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Tide Turning For Value ETFs Vs. Growth

Cinthia Murphy

The time may be right to pay closer attention to value equity ETFs. Among the many investment ideas circulating in the market in the early post-election days, value versus growth seems to be one that’s gaining a following.

Consider the recent performance of the Vanguard Value Index Fund (VTV) and the Vanguard Growth Index Fund (VUG). In the past one month, there’s been a jump in the performance of value stocks:

 

“If the initial reaction [to the election] can carry through, a shift from a growth tilt to a value tilt may be in order,” Clayton Fresk, portfolio manager at Stadion Money Management, told ETF.com.

“Looking past the bear market and recovery, this relationship has steadily favored growth since 2009,” he added. “However, that relationship has trended in favor of value since the beginning of 2016, and it has really spiked since the Trump election.”

Here’s what that value-versus-growth performance looks like in the past three years:

The reason for that performance in value names has a lot to do with sector exposures, Fresk says. In the case of value names, the “relative overweight” to financials and underweight to technology and consumer discretionary are what’s driving the recent performance.

In the past month, financials has been the best-performing S&P 500 sector, rallying more than 13%, or roughly twice the rally seen in the second-best-performing sector in the period—industrials. Technology, meanwhile, has been in the redin the past 30 days, sliding 0.4% in a month.

 

 

Source: Sector SPDRs

19 Large-Cap Value ETFs

Among large-cap equity ETFs, there are 19 value ETFs to choose from that are commanding more than $78 billion in combined assets. At least six of these funds have at least $1 billion in assets, are large, liquid and well-established funds:

But the segment is known for offering investors a diverse lineup of approaches to owning value names. Consider that Vanguard alone offers four different U.S. large-cap value ETFs, VTV being the largest of them.

There are the market-cap-weighted, vanilla takes on the segment that include the likes of VTV, MGV and IWD. They are all liquid, and relatively cheap to own.

 

More Complex Value Strategies

But among the top strategies, PWV, for instance, picks securities based on a 10-factor process, and weights them using a tiered scheme—one that often lends the portfolio a tilt toward tech names, according to our database. And as would be expected, the more complex strategies tend to cost more. PWV has an expense ratio that’s more than seven times that of VTV.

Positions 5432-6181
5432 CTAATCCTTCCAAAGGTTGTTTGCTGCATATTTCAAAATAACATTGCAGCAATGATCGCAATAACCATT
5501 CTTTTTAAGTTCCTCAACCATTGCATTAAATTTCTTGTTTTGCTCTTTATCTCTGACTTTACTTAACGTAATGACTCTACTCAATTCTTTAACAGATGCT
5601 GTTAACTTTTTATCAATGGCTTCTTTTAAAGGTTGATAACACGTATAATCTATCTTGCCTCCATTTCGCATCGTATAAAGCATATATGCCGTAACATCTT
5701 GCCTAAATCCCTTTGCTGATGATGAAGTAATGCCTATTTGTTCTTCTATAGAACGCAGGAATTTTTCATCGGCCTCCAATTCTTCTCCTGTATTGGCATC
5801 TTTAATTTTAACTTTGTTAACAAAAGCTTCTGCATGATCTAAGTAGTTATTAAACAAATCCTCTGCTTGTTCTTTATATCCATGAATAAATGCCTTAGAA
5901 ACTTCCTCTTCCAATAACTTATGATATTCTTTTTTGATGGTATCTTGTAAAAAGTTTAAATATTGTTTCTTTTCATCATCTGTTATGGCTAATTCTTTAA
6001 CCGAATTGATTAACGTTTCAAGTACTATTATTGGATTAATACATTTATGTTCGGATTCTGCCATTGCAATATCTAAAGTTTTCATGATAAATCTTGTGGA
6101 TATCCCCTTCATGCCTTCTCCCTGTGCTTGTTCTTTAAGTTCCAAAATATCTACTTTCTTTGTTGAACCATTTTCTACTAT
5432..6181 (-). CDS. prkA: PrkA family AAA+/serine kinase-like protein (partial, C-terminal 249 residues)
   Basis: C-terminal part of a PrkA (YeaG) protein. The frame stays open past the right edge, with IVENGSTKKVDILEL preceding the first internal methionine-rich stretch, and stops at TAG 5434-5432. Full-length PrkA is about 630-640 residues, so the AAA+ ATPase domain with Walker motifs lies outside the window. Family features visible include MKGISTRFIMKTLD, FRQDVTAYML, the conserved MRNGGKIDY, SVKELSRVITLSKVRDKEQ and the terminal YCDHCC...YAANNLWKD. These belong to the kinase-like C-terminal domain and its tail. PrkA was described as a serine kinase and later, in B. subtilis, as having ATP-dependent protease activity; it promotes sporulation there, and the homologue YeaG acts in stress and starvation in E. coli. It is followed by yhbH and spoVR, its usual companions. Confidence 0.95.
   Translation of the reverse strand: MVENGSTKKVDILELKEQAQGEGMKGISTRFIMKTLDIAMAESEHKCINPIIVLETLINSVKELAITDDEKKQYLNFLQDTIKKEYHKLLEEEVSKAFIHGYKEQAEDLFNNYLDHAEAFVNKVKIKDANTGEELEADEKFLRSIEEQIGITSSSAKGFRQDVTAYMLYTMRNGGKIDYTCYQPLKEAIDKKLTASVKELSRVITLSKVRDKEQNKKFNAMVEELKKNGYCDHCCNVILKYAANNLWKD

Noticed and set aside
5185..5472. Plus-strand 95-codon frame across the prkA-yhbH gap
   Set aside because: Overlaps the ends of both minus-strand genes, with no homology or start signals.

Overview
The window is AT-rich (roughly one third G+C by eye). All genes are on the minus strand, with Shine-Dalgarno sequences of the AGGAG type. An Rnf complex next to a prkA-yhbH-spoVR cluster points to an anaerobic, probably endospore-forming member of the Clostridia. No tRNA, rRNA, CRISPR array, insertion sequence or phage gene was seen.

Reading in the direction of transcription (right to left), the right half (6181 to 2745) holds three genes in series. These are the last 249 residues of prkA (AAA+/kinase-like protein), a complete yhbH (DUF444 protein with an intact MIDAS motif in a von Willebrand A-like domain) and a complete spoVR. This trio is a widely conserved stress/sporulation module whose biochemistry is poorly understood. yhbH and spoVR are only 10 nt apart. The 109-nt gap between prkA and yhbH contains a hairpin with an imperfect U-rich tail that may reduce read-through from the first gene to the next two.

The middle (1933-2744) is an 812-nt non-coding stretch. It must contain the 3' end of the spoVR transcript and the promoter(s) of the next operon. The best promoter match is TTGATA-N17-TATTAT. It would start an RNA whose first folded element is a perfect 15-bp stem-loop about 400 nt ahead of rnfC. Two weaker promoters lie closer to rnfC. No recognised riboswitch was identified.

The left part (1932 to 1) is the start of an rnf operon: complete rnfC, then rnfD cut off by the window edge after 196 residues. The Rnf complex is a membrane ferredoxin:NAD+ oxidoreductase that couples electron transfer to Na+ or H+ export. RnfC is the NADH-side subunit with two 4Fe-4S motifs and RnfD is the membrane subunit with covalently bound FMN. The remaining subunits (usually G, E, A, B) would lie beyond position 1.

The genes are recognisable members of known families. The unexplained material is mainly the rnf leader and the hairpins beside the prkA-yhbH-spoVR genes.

There are also strategies that aren’t vanilla at all, opting instead for alternative weighting schemes or even active management. Consider the three funds below:

  • The First Trust Large Cap Value AlphaDex Fund (FTA) is a quant-based methodology that tends to tilt toward midcap names. FTA selects and weights S&P 500 value stocks based on fundamental factors including sales, book value and cash flows. The fund has $888 million in assets and comes with a 0.62% expense ratio.
  • The Guggenheim S&P 500 Pure Value ETF (RPV) tracks a pure value index that relies on several style scores. It costs only 0.35% in expense ratio and has $804 million in assets.
  • The SPDR MFS Systematic Value Equity ETF (SYV) is the actively managed fund in the group. With only $2.82 million in assets, and costing a hefty 0.60% in expense ratio—among the highest in the segment—SYV’s portfolio manager uses fundamental and quantitative models to pick undervalued stocks in an effort to beat the Russell 1000 Value Index.

These different flavors of value strategies deliver very different returns, as the year-to-date chart shows:

Charts courtesy of StockCharts.com

For a comprehensive list of value ETFs covering all market capitalization, check out our ETF.com Value ETF Channel.

Contact Cinthia Murphy at cmurphy@etf.com

 

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